The second book takes Merlin from his mother’s side, through kings Vortiger and Pendragon, and right up until Uther is about to lose it over Igraine. It is a bit of a “middle” book, as it meanders and doesn’t have one solid story, but I love it and it has some great Merlin moments, like when Pendragon has let a man test him by asking when he will die, and Merlin says to Pendragon, “Do you think I don’t know how this fool will die? I see his death very well—and yours, too!”

Tyler: Merlin is at the center of the first three books. What would you say was your greatest challenge in depicting him, and what did you have the most fun with?

Scott: I know you’ve been enthusiastic about this incarnation of Merlin, which I very much appreciate. I actually didn’t intend him to be so ruthless when I started. I think I pretty much conceived of him as the standard supportive but cantankerous wizard, and basically perfect and always right, as we usually see him. But then in the first book, I had that idea that because he sees across time, he doesn’t really care about individual people. That was supposed to be just a characteristic, but as the series went on, that developed into this ruthlessness to get Arthur born no matter what the cost, which leads to him being somewhat the villain of The Void Place. But also…it opens up an arc for Merlin, and areas where he still needs to develop, and we will see in the future that he has learned from what happened with Uther, and tries a different approach with Arthur.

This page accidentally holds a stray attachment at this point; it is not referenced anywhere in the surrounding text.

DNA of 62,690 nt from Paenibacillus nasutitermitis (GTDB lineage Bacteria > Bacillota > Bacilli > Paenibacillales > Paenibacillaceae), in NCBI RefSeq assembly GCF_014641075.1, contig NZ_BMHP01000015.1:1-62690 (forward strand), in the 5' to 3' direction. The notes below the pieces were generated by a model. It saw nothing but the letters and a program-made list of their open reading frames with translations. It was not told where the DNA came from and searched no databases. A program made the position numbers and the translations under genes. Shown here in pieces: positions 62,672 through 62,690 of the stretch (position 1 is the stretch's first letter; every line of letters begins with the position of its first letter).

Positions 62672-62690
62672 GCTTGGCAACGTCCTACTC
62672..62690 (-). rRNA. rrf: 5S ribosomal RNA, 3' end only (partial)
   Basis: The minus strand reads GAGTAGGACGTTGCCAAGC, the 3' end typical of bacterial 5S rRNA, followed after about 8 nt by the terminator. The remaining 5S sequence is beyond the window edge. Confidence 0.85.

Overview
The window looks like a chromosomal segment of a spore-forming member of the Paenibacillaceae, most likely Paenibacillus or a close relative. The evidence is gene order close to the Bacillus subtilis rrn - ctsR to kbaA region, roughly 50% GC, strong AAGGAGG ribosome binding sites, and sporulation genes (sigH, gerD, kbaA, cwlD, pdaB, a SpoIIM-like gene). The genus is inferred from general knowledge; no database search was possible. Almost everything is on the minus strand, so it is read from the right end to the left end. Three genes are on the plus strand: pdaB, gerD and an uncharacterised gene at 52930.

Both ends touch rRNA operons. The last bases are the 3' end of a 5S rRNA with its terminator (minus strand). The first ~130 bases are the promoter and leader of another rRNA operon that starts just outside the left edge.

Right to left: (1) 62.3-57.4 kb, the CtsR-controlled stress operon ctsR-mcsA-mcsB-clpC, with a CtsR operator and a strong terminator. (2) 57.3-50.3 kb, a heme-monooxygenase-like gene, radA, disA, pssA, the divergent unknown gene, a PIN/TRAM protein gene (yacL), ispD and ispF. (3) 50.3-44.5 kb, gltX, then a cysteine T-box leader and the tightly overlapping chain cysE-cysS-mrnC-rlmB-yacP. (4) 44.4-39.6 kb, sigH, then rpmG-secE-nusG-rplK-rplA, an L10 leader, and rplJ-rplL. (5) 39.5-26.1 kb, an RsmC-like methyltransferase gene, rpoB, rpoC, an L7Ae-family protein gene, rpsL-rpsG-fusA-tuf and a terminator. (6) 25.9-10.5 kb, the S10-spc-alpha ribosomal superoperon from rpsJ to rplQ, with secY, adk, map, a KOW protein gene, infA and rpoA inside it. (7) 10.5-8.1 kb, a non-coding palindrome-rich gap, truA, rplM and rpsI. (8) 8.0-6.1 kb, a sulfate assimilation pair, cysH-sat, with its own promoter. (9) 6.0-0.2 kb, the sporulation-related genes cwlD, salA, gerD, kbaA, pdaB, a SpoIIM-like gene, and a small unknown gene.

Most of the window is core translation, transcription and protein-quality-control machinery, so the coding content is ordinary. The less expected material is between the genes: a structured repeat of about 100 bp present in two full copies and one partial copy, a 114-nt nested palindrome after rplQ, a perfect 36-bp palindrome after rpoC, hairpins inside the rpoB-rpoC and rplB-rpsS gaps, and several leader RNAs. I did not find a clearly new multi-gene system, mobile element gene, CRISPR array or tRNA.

One thing you might find interesting that you would not necessarily get from the books is that I see this contemporary resonance between Merlin and the young tech moguls, like Mark Zuckerberg or early Steve Jobs. They created these world-changing technologies when they were young, but they didn’t have the maturity to think through the vast implications of how they might affect people and society. They also see the world only through data, just as Merlin only sees events, and there’s the question of whether there is something in people that can’t be summed up in data, just as Merlin is starting to discover that there may be more to people than simply knowing what they do, and is finding that the world, and people, are far more complicated than it seemed when he was a child—just as Mark Zuckerberg is finding, right now.

Tyler: I don’t want to overlook Meylinde, Merlin’s mother. You didn’t have much to work with from the legend as a framework with her, so why did you feel it so important to make her an integral part of the series?